BPF and RICS sounded out over issue

The Treasury is taking a comprehensive look at the way real estate is taxed in advance of chancellor Philip Hammond’s first Autumn Budget at the end of the year.

Ion Fletcher, director of finance policy at the British Property Federation, told Building that the Treasury had told the body it was having a “holistic look at how real estate is taxed” as part of preparations for the Autumn Budget. And Jeremy Blackburn, head of policy at the RICS, said: “We have been asked as well if we can help – there’s a definite longer look being taken. It doesn’t appear to be about short term or snappy measures, but is stepping back and asking ‘how is this operating?’

The news comes as the government comes under increasing pressure from developers over stamp duty rises brought in by former chancellor George Osborne, which have contributed to steep falls in the value of prime property, particularly in London, and hit returns in the emerging Build to Rent sector. The government is also facing criticism over the controversial proposed revaluation of business rates, the cost of which affects commercial property rents, and therefore directly impacts upon development viability.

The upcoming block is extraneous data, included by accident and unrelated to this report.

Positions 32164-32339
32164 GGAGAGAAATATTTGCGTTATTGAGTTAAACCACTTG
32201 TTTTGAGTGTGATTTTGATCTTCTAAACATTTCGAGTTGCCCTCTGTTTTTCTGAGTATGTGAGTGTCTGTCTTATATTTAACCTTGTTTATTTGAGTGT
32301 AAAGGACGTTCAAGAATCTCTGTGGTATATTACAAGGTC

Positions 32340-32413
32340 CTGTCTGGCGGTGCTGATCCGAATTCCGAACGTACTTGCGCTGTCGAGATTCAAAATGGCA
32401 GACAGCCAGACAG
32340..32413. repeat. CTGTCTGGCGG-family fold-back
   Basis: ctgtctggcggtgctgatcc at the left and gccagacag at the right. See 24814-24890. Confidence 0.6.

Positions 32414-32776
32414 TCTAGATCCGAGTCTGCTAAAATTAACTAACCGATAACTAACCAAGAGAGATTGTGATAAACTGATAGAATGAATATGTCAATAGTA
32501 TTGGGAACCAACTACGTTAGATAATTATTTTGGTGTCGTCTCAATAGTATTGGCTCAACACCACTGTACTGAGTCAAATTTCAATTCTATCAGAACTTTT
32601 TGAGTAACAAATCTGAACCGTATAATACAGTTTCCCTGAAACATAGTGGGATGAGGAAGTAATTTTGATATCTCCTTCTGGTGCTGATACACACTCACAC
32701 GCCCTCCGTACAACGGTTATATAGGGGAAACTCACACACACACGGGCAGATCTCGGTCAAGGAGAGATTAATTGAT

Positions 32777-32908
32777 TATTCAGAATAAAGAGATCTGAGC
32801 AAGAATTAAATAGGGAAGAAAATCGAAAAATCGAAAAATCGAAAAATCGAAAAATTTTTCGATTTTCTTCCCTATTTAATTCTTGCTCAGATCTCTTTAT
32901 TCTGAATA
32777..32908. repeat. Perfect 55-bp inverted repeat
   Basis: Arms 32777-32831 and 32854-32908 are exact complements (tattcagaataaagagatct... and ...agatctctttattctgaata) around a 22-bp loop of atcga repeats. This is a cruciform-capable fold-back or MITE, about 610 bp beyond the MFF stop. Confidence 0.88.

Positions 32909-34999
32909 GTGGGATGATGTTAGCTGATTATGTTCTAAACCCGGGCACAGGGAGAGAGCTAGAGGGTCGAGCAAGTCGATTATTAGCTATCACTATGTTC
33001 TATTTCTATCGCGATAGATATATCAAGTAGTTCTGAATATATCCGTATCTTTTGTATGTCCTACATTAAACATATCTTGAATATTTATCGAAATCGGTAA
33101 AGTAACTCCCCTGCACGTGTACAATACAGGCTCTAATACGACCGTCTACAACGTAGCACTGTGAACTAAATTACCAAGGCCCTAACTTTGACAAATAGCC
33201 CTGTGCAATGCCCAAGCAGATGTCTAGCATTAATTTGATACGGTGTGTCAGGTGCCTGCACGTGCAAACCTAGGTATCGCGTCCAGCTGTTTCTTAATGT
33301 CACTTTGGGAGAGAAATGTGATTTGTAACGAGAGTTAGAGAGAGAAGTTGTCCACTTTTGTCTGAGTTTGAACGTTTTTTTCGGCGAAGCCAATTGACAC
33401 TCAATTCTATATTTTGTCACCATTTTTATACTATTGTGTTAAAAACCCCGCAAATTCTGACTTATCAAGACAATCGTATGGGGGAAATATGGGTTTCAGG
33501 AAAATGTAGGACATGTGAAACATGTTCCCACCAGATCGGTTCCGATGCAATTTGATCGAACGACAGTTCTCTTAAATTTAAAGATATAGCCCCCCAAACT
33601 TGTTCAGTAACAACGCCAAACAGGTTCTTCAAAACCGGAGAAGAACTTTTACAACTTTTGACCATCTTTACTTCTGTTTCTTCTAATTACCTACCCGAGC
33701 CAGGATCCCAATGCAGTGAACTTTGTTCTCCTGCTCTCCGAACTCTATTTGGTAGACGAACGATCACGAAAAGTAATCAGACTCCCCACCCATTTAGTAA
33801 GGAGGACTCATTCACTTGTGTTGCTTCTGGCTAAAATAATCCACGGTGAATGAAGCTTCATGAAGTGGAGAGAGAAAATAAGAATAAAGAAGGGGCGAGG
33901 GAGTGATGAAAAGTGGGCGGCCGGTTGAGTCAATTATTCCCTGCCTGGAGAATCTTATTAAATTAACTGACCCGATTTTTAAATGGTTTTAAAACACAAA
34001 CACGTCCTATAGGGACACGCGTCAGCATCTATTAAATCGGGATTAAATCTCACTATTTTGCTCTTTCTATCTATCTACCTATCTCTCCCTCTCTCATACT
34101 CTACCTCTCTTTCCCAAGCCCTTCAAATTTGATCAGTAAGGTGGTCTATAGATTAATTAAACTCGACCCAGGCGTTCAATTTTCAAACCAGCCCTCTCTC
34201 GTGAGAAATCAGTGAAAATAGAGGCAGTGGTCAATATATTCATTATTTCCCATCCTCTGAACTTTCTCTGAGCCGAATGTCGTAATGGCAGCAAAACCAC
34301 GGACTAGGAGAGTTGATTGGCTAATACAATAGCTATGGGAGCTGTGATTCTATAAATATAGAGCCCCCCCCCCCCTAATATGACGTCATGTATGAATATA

However, the considerations appear to fall short of a formal review of property taxation and it is unclear whether the move has been prompted by a desire to reform aspects of property taxation. Sources said the study by the Treasury appeared to show a more cautious approach to tax policy than evident under Osborne and as such “bore all the hallmarks of the new administration.”

The BPF’s Fletcher said: “One of the Treasury’s stock lines is that all taxes are constantly under review. We understand at the moment that this particularly relates to property taxes.”